1. Magical Realism
In a Murakami book anything is possible. Fish can fall from the sky, old men can talk to cats, paintings can come alive, and elephants are made in factories. With the exception of Norwegian Wood, his most grounded work, Murakami is best known for the fantastical and magical elements that crop up in his work. This is known as 'magical realism'.
Unlike in pure fantasy novels, however, the magical elements in Murakami's books don't offer any means of help to his characters, but rather give them yet another problem to deal with. Whether it's an old bell that rings by itself or entering a parallel reality, these fantastical elements are ultimately accepted as reality by these characters and as something they must deal with.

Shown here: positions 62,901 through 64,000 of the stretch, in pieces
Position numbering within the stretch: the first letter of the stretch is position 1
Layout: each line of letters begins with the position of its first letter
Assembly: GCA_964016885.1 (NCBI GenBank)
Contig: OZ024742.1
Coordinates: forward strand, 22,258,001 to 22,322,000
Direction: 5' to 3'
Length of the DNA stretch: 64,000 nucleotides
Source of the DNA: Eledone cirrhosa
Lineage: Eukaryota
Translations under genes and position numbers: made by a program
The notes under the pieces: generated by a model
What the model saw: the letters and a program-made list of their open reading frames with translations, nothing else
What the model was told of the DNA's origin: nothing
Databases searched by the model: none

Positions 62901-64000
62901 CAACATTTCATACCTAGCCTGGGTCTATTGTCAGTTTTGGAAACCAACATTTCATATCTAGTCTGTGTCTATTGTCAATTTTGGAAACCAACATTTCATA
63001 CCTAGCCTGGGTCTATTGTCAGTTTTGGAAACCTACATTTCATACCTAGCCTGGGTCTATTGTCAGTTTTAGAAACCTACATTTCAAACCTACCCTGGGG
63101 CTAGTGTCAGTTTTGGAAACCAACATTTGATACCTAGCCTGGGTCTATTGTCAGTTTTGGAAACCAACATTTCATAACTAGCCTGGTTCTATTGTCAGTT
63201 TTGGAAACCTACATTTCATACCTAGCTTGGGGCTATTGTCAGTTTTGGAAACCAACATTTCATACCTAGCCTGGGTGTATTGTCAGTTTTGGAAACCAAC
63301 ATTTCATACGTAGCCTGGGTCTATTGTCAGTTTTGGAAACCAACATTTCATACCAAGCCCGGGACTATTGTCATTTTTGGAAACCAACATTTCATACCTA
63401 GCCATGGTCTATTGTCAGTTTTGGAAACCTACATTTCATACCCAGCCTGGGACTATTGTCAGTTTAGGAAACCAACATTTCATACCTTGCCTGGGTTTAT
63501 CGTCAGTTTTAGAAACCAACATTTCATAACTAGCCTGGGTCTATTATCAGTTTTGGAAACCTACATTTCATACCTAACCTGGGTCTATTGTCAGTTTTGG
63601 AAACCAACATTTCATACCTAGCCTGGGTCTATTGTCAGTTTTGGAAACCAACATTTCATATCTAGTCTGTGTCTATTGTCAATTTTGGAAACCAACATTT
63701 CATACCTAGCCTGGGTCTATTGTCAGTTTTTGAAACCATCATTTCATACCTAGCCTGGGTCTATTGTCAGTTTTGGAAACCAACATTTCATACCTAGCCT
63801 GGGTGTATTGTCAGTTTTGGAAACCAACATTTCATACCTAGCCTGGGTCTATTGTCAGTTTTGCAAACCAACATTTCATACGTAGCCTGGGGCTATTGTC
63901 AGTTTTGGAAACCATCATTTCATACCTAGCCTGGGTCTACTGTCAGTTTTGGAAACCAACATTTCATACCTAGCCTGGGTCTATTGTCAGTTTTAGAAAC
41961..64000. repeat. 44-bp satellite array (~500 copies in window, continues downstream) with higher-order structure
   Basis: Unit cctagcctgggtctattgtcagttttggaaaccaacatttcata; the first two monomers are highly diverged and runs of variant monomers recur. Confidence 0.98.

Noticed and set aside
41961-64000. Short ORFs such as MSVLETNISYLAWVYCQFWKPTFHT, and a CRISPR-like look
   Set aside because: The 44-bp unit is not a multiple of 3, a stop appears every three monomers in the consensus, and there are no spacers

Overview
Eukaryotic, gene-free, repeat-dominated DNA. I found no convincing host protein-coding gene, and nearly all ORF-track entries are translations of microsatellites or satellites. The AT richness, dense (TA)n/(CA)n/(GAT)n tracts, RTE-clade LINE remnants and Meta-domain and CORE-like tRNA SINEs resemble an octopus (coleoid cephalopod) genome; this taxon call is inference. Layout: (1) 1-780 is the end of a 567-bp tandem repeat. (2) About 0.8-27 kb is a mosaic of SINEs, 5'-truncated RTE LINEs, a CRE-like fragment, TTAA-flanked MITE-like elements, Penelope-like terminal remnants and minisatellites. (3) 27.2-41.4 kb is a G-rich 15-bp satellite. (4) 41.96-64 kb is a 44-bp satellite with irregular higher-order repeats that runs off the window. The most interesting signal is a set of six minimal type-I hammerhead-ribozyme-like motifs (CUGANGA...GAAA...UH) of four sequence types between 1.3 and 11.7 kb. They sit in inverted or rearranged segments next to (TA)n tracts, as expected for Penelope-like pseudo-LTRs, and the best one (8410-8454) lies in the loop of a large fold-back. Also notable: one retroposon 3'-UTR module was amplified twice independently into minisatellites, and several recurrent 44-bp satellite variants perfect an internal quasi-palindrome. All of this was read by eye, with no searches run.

Magical realism is arguably the main hallmark of Murakami's work as both a stylistic storytelling device and his main tool for exploring the majority of the common themes mentioned in this list. Without the surreal aspects introduced through magical realism, his mundane characters couldn't embark on their surreal adventures. And without this, his examinations of individualism and identity just wouldn't be the same.
In other words, Haruki Murakami's writing just wouldn't be Murakami without magical realism.